All of the work we do for God is our reward.  It is not a means to get one.  It is reckoned of debt, not grace (Romans 4:4).  We’re to do our duty as commanded. Not for what we may think is due back in return – but for what God gave us at the Cross.  Christ paid the ultimate price.  Therefore, He doesn’t owe us a thing in life.  We are the ones who owe Him everything.

We are God’s unprofitable servants on this earth – not profitable employees.  The King is served by the field. It is not the other way around (Ecclesiastes 5:9).  We did not bring anything into this world, and it is certain we cannot carry anything out (1 Timothy 6:7).  All the earthly blessings we may think God is bestowing upon us in our life – will be left behind when we die.

God tells us to take heed if we depart from Him and turn aside after Satan in unbelief (Hebrews 3:12-19, 1 Timothy 5:15).  Part of unbelief is if we run greedily after the error of Baal (Jude 1:11).  Baal is where we get Beelzebub (2 Kings 1:6).  Satan is worshipped and served more if we think we should be served with profit from God.  It makes Him a liar (Romans 1:25).

This is holding the truth in unrighteousness, and it is having a foolish heart (Romans 1:18-21).  Such belief says He should be thanking and giving us His glory for being such good Christians (Mark 10:18) – falling all over us with worldly favor and blessings (Romans 2:11).  This is a lack of understanding.  It is seeking earthly good; but not seeking God (Romans 3:11-12).

A worldly mind equates work with wages.  Good and steadily dedicated work over time may be rewarded with a raise.  However, if we’ve been born again of the Spirit (John 3:5), we have been given Christ’s mind (1 Corinthians 2:16).  It says to humbly obey God until death just as Jesus did (Philippians 2:8) – without earthly profit or gain on the way (Jude 1:11).

God requires us to have an unwavering walk with His Son down heaven’s narrow path (Matthew 7:14).  If we ever anticipate any worldly presents and blessings from Him for work we do, we don’t have the steadfast faith needed to be made partakers of Jesus at the end (Hebrews 3:14).  What we have is a desire for steady profit; which actually creates a stop-and-go walk.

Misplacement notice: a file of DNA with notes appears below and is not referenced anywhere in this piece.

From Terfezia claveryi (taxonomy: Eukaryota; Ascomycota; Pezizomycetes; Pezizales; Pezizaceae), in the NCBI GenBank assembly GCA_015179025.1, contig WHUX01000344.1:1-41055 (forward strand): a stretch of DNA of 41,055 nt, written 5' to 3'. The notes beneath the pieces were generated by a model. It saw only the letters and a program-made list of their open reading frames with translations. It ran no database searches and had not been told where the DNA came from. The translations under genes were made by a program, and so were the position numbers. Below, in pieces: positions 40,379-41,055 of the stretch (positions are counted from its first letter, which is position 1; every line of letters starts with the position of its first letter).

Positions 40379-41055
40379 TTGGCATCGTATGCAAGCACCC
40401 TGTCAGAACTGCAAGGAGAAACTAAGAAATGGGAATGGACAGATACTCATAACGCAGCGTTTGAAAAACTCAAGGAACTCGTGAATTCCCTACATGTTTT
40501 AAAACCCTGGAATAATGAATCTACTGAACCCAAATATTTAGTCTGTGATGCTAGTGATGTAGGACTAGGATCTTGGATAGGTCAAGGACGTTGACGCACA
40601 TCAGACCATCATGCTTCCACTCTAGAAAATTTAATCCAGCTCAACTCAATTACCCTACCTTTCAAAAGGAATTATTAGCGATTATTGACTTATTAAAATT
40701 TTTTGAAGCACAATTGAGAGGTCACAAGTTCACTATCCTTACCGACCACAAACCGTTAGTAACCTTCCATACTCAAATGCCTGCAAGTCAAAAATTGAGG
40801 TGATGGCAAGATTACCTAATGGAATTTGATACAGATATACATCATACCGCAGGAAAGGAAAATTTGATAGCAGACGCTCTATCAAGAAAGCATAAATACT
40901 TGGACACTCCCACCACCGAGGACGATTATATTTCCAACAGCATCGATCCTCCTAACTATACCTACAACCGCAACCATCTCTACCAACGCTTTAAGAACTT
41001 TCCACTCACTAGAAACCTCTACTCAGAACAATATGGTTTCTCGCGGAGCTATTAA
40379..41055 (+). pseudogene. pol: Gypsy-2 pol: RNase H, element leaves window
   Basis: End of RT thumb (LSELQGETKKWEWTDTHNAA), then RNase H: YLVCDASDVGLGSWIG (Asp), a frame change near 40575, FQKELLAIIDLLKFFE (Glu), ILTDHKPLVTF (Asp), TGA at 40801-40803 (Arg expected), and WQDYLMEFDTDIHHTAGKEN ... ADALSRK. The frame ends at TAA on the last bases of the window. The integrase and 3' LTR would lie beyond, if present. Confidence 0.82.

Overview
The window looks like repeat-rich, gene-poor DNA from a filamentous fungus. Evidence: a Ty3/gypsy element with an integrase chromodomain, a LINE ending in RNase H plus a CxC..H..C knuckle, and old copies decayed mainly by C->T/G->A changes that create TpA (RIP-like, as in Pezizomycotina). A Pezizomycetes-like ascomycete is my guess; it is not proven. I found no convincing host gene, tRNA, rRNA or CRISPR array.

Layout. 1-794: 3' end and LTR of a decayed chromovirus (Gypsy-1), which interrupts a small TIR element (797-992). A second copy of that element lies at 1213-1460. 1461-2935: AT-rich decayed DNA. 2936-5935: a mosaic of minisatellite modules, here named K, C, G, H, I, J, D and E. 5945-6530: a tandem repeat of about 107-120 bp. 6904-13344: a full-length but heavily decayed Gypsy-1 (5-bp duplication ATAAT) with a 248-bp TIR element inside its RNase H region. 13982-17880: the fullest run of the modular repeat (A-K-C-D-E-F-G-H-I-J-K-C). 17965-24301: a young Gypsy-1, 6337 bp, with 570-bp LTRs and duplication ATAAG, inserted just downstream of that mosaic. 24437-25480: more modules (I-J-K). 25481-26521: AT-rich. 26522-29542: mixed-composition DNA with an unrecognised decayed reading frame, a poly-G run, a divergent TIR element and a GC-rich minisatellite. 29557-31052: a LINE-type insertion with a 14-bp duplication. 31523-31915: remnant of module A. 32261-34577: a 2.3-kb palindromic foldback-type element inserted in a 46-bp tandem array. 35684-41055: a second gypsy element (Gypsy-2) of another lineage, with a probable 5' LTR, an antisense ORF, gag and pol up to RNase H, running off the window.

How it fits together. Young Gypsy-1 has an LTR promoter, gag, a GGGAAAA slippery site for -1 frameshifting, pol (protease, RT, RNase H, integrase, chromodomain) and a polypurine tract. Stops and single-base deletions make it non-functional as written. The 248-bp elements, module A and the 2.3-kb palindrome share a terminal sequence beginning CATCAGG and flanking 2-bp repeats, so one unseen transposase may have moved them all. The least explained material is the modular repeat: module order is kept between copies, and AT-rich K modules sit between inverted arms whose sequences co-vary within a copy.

We’re saying to Him we will obey and do our duty a short while – then stop and collect our reward first before we proceed any further (Luke 17:7-10).  It is telling Him we still have affections focused on fleeting worldly things as a reason to stay faithful; and not on things above (Colossians 3:2).  We are still laying up treasures for ourselves on earth (Matthew 6:19-20).

We are plainly letting Him know we are still seeking a better country here; and not willing to wait with the confidence and patience required for a better country awaiting in heaven (Hebrews 10:35-36, 11:13-15). However, what does it matter if we should gain a whole world of profit during our brief life (James 4:14) – if we lose our soul in the end (Mark 8:36)?

 

 

 

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(KJV and NKJV Scripture)

– But who am I, and who are my people, that we should be able to offer so willingly as this?  For all things come from You, and of Your own we have given You. – 1 Chronicles 29:14

– For it is in giving that we receive. – St. Francis of Assisi

We cannot receive anything in this life, unless it is given to us from heaven first (John 3:27).  It does not matter what we may give or offer to others – either time, love, money, materials, etc. – you name it and it came from God to begin with.  Freely we have all received from the One who richly gives us all things to enjoy – freely and willingly we are to give it away (lead verse, Matthew 10:8, 1 Timothy 6:17).

Not with tight fists, not grudgingly, nor out of any personal want or need, but cheerfully and fervently out of hearts purified by obeying the Spirit of truth within us (Psalm 23:1, 2 Corinthians 9:7, 1 Peter 1:22).  Giving as purposed in our minds out of what we have – not out of what we do not.  Not so anyone is overly burdened or eased, but so there is equality among all people (2 Corinthians 8:11-14).